- Valuation regulations for the real estate property (§§ 176 – 198 )[40]
- Valuation regulations for country and forest-economical assets (§§ 158 – 175 BewG)[41].

The remaining - general - valuation regulations after the valuation tax act remained so far unchanged.[42] Valuation of Business Assets

4.2 Valuation of the Business Assets

4.2.1 Definition of the Term of Business Assets

Business assets according to ErbStG is one kind of fortune.[43] No distinction is made between commercial or freelance business assets. The business assets comprise the sum of all economic units of the business and shall be indicated in the inheritance tax return. The values of the individual economical units are to be determined separately and in addition appropriate explanations are to be delivered to the responsible local tax offices (§§ 152, 153 BewG). The individual valuations are basic answers with respect to the inheritance tax valuation notice (§ 175 sec. 1 No. 1 AO).

4.2.1.1 Economic Unit

For the further valuation it depends on whether a part of an asset and/or an entire asset can be assigned to the type of assets called business assets. Usually, the parts of a business asset are combined to a single economic unit. The following economic units can be considered:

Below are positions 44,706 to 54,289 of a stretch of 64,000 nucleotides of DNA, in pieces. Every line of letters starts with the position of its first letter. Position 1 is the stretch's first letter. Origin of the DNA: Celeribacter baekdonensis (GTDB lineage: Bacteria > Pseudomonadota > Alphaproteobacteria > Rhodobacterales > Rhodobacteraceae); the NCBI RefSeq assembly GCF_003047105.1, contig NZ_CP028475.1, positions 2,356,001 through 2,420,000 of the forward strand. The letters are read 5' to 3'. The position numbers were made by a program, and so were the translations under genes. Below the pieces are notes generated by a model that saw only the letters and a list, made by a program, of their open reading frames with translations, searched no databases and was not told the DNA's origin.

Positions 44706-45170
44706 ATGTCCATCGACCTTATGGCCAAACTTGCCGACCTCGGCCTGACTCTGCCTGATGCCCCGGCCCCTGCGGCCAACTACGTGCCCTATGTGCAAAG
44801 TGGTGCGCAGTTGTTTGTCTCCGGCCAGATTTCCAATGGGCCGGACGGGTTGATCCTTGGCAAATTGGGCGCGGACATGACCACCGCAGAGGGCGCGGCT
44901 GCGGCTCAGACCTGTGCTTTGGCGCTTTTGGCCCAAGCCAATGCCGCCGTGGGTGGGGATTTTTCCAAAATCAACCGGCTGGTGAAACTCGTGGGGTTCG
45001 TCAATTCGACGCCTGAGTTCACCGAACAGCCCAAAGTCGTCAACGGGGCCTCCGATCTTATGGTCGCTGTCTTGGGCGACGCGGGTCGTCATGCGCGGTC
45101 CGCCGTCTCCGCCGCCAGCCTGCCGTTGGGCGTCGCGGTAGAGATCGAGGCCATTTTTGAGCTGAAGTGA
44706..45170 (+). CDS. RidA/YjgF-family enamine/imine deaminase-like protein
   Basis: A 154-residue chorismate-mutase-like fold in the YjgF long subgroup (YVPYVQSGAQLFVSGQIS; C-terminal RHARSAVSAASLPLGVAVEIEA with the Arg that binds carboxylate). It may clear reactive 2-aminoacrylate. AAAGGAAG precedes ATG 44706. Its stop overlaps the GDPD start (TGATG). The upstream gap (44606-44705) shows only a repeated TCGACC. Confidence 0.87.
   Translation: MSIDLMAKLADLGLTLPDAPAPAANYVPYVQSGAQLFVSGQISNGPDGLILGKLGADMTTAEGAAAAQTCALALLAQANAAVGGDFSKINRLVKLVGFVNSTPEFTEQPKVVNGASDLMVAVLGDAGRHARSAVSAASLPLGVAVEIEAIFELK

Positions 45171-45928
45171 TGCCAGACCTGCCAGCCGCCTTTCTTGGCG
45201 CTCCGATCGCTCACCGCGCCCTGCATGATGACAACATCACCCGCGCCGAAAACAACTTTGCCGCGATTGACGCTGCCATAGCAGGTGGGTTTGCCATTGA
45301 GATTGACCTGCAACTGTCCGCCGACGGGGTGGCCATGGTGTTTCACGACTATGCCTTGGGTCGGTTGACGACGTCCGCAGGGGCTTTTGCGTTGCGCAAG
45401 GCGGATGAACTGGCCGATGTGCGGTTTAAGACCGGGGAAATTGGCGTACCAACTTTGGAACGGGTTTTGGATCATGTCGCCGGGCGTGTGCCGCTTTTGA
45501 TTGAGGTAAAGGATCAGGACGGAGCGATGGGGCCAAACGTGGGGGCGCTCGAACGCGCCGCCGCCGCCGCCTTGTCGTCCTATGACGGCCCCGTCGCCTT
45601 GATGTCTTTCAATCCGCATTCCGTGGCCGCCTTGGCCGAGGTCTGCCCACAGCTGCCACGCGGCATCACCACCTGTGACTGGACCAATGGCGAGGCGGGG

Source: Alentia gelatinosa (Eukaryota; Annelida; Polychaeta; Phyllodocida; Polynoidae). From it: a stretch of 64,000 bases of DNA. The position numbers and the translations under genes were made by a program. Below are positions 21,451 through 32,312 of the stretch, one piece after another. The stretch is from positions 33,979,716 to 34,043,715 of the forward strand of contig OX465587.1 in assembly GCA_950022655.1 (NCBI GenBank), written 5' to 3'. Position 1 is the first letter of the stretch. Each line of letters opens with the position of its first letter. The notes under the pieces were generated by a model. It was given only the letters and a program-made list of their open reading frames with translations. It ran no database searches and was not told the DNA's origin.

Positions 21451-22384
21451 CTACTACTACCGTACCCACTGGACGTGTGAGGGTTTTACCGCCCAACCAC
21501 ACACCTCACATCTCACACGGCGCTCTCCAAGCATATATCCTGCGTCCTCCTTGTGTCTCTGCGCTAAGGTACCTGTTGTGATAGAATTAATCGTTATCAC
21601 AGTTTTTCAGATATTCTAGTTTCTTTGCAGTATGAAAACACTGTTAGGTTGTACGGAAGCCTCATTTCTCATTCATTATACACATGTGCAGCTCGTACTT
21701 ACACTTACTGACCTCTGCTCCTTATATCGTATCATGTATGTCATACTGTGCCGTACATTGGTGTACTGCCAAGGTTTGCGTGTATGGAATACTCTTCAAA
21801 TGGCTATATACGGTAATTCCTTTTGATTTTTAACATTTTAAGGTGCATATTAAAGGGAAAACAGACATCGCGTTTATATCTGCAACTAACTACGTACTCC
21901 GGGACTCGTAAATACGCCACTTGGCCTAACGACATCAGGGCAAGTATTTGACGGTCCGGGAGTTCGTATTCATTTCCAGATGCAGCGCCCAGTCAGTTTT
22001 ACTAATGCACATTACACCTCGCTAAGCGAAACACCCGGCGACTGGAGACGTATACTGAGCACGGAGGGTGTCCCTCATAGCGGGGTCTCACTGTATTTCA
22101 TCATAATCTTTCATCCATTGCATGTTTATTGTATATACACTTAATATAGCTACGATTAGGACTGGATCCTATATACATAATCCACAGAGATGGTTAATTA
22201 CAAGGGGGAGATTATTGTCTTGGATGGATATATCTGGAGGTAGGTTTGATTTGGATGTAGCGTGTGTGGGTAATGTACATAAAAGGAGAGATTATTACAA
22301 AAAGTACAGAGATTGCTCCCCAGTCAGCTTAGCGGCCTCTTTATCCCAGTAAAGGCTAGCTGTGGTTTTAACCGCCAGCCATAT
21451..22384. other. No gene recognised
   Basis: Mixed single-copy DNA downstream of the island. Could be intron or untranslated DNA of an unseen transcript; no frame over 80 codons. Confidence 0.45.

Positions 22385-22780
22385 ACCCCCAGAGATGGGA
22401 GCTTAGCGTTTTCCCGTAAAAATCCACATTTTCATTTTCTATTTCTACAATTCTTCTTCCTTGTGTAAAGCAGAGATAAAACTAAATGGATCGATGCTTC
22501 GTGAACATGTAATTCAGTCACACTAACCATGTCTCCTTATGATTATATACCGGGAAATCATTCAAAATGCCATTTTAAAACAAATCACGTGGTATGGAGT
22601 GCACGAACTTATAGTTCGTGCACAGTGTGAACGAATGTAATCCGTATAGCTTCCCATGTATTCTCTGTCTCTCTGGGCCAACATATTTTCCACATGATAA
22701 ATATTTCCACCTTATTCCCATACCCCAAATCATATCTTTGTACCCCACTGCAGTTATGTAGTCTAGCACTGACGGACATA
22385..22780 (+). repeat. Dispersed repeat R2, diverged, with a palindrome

- commercial or freelance private firms (gem. §§ 95, 96 BewG)
- direct an indirect shareholding in commercial or freelance unlisted corporations (§ 97 sec. 1 Nr. 5 BewG)
- shareholding in commercial partnerships.

In the case of shareholdings, each share is treated as one economical unit. Shares of corporationss belong in principle to the private assets. If they belong, however, in the business assets of a firm, they are taken into account in the valuation of the firm.

4.2.1.2 Perimeter of the Business Assets

The perimeter of business assets of the individual economic unit covers all parts of an industrial activity in the sense of § 15 sec. 1 and sec. 2 EStG, which for the valuation of the fiscal revenue belong to the business assets (§ 95 sec. 1 BewG).[44]

According to this, the item of valuation is represented by the economic entity in the sense of § 2 BewG. If more than one industrial activity belong to the same taxpayer, then a value of each of these industrial activities must be determined. For corporations, partnerships and real estates the economic goods are to be assigned to that business asset, to which they belong to. For partnerships also special business assets belong to the business assets (§ 97 sec. 1 Nr.5 BewG).

The range of the business assets is of importance for:

- Valuation of economic goods that do accordingly not belong to the business assets. These belong consequently to the remaining fortune and are - as before - to be accounted for using their fair market value;